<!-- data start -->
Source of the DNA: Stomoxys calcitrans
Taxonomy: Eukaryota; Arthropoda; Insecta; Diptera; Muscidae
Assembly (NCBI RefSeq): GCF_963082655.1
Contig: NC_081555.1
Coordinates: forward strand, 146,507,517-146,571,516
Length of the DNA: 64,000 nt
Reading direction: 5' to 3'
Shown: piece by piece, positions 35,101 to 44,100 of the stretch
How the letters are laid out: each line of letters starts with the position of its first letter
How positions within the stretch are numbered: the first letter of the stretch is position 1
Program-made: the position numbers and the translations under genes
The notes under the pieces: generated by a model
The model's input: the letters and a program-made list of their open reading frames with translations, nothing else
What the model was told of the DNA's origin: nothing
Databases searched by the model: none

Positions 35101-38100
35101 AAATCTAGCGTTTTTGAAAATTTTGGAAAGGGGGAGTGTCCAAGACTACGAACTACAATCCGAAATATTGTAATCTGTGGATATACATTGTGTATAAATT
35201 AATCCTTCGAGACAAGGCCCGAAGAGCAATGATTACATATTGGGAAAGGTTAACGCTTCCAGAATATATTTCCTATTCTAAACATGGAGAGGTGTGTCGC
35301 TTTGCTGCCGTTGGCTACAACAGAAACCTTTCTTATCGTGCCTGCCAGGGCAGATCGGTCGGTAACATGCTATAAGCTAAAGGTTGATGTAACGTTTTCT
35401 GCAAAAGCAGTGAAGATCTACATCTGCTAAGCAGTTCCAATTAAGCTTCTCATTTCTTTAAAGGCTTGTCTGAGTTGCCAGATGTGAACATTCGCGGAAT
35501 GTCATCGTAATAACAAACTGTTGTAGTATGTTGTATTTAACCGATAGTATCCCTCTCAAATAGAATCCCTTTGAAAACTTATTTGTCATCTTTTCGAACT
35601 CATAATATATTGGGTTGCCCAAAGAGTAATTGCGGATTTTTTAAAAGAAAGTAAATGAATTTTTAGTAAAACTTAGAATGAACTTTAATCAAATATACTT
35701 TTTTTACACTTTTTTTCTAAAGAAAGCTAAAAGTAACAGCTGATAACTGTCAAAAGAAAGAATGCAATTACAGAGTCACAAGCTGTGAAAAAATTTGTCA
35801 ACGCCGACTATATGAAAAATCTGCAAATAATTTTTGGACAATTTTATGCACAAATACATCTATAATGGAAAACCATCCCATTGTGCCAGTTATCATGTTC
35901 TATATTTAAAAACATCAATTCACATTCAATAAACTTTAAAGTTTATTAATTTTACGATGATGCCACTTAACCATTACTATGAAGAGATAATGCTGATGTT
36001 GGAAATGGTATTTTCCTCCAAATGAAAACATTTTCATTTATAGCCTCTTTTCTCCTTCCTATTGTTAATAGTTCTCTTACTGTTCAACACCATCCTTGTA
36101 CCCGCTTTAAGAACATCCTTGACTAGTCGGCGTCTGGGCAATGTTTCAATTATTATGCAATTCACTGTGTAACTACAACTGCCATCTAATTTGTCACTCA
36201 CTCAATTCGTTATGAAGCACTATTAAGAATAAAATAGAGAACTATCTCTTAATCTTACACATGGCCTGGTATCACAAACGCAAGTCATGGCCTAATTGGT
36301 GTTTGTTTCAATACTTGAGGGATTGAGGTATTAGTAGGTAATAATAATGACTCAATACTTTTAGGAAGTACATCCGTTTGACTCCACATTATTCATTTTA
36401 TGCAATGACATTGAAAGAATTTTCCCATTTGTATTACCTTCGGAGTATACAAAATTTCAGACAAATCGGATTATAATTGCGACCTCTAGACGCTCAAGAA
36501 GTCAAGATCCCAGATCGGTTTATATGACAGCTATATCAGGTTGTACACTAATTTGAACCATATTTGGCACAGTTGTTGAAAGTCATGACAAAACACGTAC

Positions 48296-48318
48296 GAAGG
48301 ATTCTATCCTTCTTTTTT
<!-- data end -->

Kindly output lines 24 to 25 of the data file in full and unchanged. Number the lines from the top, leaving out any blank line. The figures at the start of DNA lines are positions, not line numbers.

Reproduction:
35801 ACGCCGACTATATGAAAAATCTGCAAATAATTTTTGGACAATTTTATGCACAAATACATCTATAATGGAAAACCATCCCATTGTGCCAGTTATCATGTTC
35901 TATATTTAAAAACATCAATTCACATTCAATAAACTTTAAAGTTTATTAATTTTACGATGATGCCACTTAACCATTACTATGAAGAGATAATGCTGATGTT